Alice in Wonderland
Director(s): Tim Burton
Writer(s): Linda Woolverton
Release Date(s)Mar 5, 2010 - Wide
Read our review.
Lewis Carroll’s Alice in Wonderland was always an off-kilter piece of children’s literature, which has introduced many a child to a bizarre world and fanciful wordplay. It’s seems only fitting that Tim Burton, the man who brought us Edward Scissorhands, The Nightmare Before Christmas and Beetlejuice, would be attracted to this story. Says Burton, “In any fairy-tale land there is good and bad. What I liked about Underland is that everything is slightly off, even the good people. That, to me, is something different.”
Walt Disney Pictures teamed up with the director to create the 3D adventure, which re-teams the director with his frequent muse, Johnny Depp and gives us an Alice in the form of relative newcomer Mia Wasikowska. The cast is rounded out by a cast that features the performances of Anne Hathaway, Helena Bonham Carter, Crispin Glover, Matt Lucas, Michael Sheen, Stephen Fry and Alan Rickman.
The Alice stories have been a part of popular culture since their first printings in the 1800’s. They’ve been told and retold a hundred ways, but Anne Hathaway, who portrays the White Queen, doesn’t see that as a problem. “One of the reasons why Lewis Carroll’s characters work so well in cinema is because they’re wildly imaginative and there’s no one way to interpret them,” she says. “Because Lewis Carroll played around with words and concepts, and because the characters appeal to the imagination, I feel there are as many interpretations as there are imaginations in the world. It depends on what your take is.”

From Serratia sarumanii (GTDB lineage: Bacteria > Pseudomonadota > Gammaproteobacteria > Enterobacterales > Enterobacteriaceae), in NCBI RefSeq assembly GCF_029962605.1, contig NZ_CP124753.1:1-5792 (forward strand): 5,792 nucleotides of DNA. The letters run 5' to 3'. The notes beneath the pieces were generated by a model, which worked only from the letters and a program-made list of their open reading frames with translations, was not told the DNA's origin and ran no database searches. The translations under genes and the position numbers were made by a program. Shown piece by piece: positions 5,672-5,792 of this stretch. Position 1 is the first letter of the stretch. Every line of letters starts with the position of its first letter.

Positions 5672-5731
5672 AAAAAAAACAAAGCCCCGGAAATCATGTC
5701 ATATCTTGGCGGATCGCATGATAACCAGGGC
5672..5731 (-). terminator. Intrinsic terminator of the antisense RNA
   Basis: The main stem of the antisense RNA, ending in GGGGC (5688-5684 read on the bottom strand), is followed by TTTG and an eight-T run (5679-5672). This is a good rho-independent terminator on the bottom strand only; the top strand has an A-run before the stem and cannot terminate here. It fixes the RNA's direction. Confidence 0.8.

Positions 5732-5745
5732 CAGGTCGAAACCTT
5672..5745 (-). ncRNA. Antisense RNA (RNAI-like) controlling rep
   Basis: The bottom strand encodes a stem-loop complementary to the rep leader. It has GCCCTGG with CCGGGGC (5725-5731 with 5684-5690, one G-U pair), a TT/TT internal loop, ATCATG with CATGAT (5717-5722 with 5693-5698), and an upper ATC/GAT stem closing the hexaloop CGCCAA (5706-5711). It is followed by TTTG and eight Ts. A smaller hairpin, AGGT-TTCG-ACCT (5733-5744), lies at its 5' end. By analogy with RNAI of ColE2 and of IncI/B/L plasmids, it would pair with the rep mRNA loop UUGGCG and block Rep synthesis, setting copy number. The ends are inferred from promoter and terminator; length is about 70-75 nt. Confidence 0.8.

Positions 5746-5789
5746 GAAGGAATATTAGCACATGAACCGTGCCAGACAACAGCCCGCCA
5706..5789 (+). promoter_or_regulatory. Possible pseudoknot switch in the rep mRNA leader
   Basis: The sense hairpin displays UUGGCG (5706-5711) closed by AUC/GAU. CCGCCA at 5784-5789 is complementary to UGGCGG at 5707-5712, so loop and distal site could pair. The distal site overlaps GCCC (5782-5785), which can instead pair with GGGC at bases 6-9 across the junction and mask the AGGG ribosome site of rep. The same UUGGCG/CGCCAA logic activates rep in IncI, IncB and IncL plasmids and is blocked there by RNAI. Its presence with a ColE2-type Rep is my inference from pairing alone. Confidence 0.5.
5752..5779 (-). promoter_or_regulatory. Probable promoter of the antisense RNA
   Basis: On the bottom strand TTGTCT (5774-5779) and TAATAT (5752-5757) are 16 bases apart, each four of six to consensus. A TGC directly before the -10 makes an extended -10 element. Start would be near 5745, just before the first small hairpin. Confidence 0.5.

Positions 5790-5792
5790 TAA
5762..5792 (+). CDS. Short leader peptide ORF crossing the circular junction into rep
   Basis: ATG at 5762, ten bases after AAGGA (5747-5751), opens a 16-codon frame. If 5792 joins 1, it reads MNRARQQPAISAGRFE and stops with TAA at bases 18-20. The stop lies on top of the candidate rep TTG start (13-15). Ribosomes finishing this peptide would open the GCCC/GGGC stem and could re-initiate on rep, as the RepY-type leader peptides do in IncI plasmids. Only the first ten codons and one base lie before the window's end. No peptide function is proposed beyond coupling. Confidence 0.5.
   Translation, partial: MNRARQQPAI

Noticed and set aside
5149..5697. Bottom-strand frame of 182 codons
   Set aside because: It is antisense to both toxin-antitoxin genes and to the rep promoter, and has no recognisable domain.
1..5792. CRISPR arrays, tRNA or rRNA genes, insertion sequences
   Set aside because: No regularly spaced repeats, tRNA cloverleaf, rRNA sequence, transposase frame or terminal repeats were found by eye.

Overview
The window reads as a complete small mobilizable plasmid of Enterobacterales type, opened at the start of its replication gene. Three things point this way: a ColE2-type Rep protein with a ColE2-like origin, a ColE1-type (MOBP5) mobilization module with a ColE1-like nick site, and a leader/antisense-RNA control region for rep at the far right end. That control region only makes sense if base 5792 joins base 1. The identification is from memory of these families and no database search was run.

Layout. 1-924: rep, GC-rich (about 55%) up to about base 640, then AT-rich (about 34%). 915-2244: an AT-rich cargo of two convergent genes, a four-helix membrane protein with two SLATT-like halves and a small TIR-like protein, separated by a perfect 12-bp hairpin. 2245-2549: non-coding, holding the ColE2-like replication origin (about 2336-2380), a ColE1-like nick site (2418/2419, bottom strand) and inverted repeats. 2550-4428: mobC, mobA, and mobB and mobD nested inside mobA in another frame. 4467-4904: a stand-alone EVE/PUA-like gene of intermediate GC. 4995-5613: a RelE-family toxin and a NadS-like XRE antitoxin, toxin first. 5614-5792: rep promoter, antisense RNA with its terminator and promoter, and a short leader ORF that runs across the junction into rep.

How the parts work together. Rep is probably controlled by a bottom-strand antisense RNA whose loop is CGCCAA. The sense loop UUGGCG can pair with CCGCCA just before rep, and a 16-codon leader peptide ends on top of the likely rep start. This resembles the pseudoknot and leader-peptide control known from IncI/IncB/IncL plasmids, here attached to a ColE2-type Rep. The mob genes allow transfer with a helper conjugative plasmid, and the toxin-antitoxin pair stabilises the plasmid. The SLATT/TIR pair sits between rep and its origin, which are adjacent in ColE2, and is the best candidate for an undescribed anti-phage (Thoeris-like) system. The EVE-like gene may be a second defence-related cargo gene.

Screenwriter Linda Woolverton has created a post-war world that a 19-year-old Alice returns to ten years after her last visit. The fanciful characters she met then are still there, but this time they’re revolutionaries fighting against the evil Red Queen. Burton liked the fact that Alice had been advanced a few years. “What I liked about this take on the story is Alice is at an age where you’re between a kid and an adult, when you’re crossing over as a person,” says the director. “A lot of young people with old souls aren’t so popular in their own culture and their own time. Alice is somebody who doesn’t quite fit into that Victorian structure and society. She’s more internal.”
“What Linda has done is fashion a story with an emotional context for the film’s events to occur,” says Helena Bonham Carter, who portrays the Red Queen. “In this, there’s a point to the whole story and a journey for Alice.”
Wasikowska, the young actress who plays Alice sees Alice journey as both physical and personal. “In the beginning, Alice is very awkward and uncomfortable in her skin. So her experience in Underland is about reconnecting with herself and finding she has the strength to be more self-assured in figuring out what she wants.”
Producer Richard Zanuck says Depp was the right man to fill the Hatter’s, well, hat, in a role that is expanded more than is in the books. “He has an ability for transformation that is fabulous. There’s no one who can do these crazy, offbeat, eccentric characters like Johnny can. He has a way of being funny and crazy, yet poignant. He’s one of the world’s great actors; he takes bigger chances than any other male star.”
Depp dove into the character with his usual fearlessness. “It was a real challenge to find something different, to define the Mad Hatter in terms of cinema,” he says. “One of the things Tim and I talked about early on, is the idea that he would be so pure, in the sense that you see, instantly, what he’s feeling — so much so that his clothes, his skin, his hair, everything, reflects his emotion. So when he’s beaming, you get this kind of bright effect and everything comes to life, like a flower blooming, very, very quickly. He’s like a mood ring. His emotions are very close to the surface.”
If you want to meet the Hatter, follow Alice down the rabbit hole and then let the Chesire Cat lead the way when Alice in Wonderland opens in 3D on March 5th, 2010.
Read our review.